Thursday, April 05, 2007

NC Senate and House propose apologies for slavery

Following the leads of Virginia and Maryland, Senate Majority Leader Tony Rand on Wednesday filed a bill apologizing for slavery. On Thursday, four members of the House, including our own Verla Insko, followed suit. From today's editorial in the Greensboro News-Record:

Some may contend these statements are empty gestures with no tangible actions or policies behind them. But there's still something to be said for a collective statement of conscience -- an official acknowledgment that this state, as an enduring institution, protected, preserved and profited from a practice that was morally indefensible.

The Senate resolution, introduced by Majority Leader Tony Rand, a Fayetteville Democrat, issues an "apology for the practice of slavery in North Carolina and expresses its profound contrition for the official acts that sanctioned and perpetuated the denial of basic human rights and dignity to fellow humans."

The House resolution uses similar language, formally apologizing "for the injustice, cruelty and brutality of slavery."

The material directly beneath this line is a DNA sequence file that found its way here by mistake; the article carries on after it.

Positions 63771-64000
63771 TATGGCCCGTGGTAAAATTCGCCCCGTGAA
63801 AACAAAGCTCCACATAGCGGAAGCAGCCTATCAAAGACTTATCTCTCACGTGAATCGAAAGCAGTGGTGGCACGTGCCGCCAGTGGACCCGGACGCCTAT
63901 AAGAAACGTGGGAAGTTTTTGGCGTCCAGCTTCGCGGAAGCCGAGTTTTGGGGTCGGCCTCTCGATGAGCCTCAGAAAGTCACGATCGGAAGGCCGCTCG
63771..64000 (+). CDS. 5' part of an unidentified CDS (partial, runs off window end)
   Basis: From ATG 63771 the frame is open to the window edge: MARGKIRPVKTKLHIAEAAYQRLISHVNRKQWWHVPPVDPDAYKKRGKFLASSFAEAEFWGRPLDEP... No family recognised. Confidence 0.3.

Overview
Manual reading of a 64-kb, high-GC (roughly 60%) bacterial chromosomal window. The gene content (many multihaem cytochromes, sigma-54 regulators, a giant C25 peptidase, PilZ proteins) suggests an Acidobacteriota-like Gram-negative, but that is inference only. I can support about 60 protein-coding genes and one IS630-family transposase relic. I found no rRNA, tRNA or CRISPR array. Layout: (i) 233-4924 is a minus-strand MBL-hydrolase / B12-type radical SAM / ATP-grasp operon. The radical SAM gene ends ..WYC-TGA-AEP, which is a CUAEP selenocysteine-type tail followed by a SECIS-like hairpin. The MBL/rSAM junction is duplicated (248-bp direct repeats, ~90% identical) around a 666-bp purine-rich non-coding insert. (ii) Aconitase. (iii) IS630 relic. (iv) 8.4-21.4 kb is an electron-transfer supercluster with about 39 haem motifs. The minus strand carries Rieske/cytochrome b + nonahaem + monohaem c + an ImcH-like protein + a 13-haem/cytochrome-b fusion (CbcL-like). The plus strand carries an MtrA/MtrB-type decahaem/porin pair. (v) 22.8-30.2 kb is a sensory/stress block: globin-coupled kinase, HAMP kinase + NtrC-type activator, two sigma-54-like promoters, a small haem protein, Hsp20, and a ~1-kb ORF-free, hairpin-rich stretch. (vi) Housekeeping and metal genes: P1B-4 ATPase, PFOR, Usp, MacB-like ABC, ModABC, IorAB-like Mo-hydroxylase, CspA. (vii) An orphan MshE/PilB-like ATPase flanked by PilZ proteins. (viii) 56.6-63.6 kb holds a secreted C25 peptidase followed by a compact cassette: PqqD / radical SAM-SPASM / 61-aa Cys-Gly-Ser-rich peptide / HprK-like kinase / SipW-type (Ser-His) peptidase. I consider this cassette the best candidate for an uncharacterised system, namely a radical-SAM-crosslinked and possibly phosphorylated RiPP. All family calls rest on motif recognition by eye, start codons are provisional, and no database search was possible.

However, the House version goes one step further and mentions "the many hardships suffered, past and present, on account of slavery."

North Carolina was not a home to as many plantations as other slaveholding states, but as Rand's bill notes, fully one-third of the state's population, or 330,000 of its residents, were slaves at the time of the Civil War.

Significantly, both the House and Senate resolutions rightly reach beyond the abolition of slavery and cite the harsh and repressive segregationist practices in the decades that followed.

Both bills also specifically mention state laws that barred black people from learning to read or write and that denied black residents the right to vote.

It is true that, as the editorial further says, an apology alone "wouldn't improve race relations or provide new jobs." And it's also true that none of us was alive during those benighted times. But we all live with the consequences. To deny that, and to deny the need to continue to work for racial justice, is to take a pretty narrow view of history.

A couple of weeks ago, Rep. Thomas Wright of Wilmington and others filed a bill to implement the Wilmington 1898 Commission Report: "An act to implement recommendations of the 1898 Wilmington Race Riot Commission by establishing a commission to develop legislation for a restructuring and development authority, provide incentives for business development of areas impacted by the 1898 Wilmington race riot, and to increase minority home ownership in impacted areas."

These are constructive steps to deal honestly and straightforwardly with a racist past that, in the past, had been dealt with in ways that were neither.

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